Ask the Money Lady: Wills
My husband and I both think it’s important to have a will but we have not gotten around to it yet. We have been married for 10 years and have three kids. If we just wrote down our wishes and signed it, would that be good enough?
Dear Too Busy Cindy!
Dying without a will, means you have absolutely no say about any of your assets or care for your children once you die.
There are many basic will kits available and although they are very generic and simple, they can be suitable for those Canadians on a tight budget.
Even a handwritten letter of direction can be effective if it is signed and has two witnesses. However, if you have more specific instructions for alternate arrangements, guardianship for minors, debt forgiveness or specific instructions after your death, you may wish to have a lawyer prepare your will. It is always a good practice to seek legal advice.
Let’s just look at some of the immediate issues that will arise should you die without a will.
First, the Canadian government will immediately become the executor of all your assets: homes, bank accounts, investments, personal belongings, everything you own. The government will then freeze all access until they have completed a full audit, which may take three to nine months.
Next, if there is no surviving spouse or adoptive parent, all minor children will become a ward of the province. Family members will need to petition to the government for custody and fill out the required applications through social services.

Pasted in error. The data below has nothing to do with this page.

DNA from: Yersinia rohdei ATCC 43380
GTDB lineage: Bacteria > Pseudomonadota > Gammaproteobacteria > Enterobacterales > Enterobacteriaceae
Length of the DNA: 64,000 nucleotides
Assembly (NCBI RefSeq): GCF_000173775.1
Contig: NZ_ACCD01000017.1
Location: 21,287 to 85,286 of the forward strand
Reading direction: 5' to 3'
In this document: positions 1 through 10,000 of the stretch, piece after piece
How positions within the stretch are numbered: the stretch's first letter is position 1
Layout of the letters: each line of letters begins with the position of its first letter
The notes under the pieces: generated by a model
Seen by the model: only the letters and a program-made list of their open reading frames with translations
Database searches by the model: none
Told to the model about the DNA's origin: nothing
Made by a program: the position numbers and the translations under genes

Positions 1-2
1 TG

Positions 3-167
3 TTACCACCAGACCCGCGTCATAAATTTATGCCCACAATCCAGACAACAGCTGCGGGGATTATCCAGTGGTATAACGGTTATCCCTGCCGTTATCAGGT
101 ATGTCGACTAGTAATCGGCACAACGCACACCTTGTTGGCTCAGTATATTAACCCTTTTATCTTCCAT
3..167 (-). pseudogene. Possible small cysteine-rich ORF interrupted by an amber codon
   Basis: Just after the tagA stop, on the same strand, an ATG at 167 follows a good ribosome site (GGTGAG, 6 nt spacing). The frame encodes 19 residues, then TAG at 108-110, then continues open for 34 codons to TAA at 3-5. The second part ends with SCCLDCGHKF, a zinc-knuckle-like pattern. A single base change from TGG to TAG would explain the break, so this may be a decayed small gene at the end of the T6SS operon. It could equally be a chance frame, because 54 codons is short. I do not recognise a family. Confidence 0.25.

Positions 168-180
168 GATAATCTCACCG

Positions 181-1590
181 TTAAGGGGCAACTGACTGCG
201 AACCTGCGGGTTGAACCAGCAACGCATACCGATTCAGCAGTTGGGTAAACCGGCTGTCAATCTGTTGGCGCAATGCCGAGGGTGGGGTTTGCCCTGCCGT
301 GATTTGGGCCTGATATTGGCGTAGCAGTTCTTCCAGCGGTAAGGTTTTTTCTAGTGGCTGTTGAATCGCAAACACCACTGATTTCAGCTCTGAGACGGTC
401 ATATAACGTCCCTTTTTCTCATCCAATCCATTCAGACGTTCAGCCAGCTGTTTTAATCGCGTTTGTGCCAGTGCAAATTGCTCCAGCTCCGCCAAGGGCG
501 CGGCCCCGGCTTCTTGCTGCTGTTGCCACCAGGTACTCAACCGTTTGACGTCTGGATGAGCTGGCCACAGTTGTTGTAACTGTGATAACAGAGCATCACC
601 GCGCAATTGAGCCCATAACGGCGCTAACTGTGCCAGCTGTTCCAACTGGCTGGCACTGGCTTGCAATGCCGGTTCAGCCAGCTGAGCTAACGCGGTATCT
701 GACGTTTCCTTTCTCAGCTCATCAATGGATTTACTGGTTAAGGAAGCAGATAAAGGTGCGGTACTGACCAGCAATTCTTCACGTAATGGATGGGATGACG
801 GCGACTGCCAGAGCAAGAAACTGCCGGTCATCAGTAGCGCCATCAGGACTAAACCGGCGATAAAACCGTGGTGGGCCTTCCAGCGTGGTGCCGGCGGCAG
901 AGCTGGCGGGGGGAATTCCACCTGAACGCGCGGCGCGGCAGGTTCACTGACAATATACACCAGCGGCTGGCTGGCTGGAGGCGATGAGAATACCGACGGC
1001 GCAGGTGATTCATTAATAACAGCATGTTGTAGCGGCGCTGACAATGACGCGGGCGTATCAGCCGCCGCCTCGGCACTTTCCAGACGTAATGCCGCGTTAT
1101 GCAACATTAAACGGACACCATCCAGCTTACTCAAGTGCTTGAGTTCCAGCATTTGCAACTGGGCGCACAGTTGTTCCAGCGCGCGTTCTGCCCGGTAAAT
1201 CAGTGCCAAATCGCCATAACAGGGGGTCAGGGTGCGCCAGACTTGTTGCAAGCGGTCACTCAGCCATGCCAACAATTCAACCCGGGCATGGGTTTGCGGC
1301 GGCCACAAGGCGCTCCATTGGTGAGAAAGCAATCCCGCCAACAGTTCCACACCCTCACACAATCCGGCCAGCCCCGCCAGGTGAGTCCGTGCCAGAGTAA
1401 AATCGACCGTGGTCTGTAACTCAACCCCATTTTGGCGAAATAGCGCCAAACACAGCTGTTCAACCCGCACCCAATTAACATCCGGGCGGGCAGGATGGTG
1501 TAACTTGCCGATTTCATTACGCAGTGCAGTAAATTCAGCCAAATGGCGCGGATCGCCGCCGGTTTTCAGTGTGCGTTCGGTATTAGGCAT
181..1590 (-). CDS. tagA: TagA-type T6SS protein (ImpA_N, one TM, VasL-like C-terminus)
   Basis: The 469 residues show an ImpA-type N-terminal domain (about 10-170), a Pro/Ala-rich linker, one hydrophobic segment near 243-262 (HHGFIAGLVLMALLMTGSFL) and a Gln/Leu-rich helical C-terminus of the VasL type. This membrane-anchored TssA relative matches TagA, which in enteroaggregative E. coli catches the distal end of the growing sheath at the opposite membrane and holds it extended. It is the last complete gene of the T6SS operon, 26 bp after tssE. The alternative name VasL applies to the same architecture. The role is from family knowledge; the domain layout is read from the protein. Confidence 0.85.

Once your estate assets have been audited, all fees and taxation will be deducted before any disbursement to family. A surviving spouse is entitled to the first $200,000, with the remainder to be split to all those family members that the government believes have a claim. This is always a long and arduous process that I have seen drawn out over many months as more and more family members put in a claim. For minor children, any monetary portion of the estate will be placed in a trust maintained by an appointed trustee until the child is 18 years of age.
Cindy, getting a will is the most important and most responsible thing you should do to ensure your hard-earned assets and wishes are taken care of when you die.
Don’t leave it up to a stranger at a government office to make decisions for your family.
It is your duty as a good parent to protect your estate for your children as well as have some say for their future care. You should also consider getting a Power of Attorney for Property and Medical Direction should you get into an accident and not be able to make decisions about your own care or your family.
This is your opportunity to leave your mark. Don’t forget to plan for your death when you are planning for your life. Remember it will be your uninterrupted final message when you die. Make sure you have control. Get a will.
Good Luck and Best Wishes,
Christine Ibbotson is the author of “How to Retire Debt Free and Wealthy.” Follow her on Facebook and Instagram. If you have a money question, please send her a message through her website, at www.askthemoneylady.ca.